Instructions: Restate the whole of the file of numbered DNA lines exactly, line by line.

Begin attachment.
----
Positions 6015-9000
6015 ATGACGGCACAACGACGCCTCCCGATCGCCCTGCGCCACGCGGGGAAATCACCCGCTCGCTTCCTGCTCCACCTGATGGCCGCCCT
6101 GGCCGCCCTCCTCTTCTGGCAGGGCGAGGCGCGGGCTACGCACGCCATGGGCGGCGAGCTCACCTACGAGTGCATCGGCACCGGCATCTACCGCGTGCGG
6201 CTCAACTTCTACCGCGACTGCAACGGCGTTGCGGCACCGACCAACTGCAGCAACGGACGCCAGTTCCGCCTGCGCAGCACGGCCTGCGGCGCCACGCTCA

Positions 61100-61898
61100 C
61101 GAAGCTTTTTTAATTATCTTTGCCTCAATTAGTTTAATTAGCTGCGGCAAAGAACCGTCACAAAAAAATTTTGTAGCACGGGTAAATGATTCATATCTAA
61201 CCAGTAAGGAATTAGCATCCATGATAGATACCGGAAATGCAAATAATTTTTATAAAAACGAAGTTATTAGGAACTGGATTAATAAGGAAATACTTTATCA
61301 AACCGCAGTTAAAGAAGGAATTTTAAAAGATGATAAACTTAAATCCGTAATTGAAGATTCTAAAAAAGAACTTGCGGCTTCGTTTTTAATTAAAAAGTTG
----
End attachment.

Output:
Positions 6015-9000
6015 ATGACGGCACAACGACGCCTCCCGATCGCCCTGCGCCACGCGGGGAAATCACCCGCTCGCTTCCTGCTCCACCTGATGGCCGCCCT
6101 GGCCGCCCTCCTCTTCTGGCAGGGCGAGGCGCGGGCTACGCACGCCATGGGCGGCGAGCTCACCTACGAGTGCATCGGCACCGGCATCTACCGCGTGCGG
6201 CTCAACTTCTACCGCGACTGCAACGGCGTTGCGGCACCGACCAACTGCAGCAACGGACGCCAGTTCCGCCTGCGCAGCACGGCCTGCGGCGCCACGCTCA

Positions 61100-61898
61100 C
61101 GAAGCTTTTTTAATTATCTTTGCCTCAATTAGTTTAATTAGCTGCGGCAAAGAACCGTCACAAAAAAATTTTGTAGCACGGGTAAATGATTCATATCTAA
61201 CCAGTAAGGAATTAGCATCCATGATAGATACCGGAAATGCAAATAATTTTTATAAAAACGAAGTTATTAGGAACTGGATTAATAAGGAAATACTTTATCA
61301 AACCGCAGTTAAAGAAGGAATTTTAAAAGATGATAAACTTAAATCCGTAATTGAAGATTCTAAAAAAGAACTTGCGGCTTCGTTTTTAATTAAAAAGTTG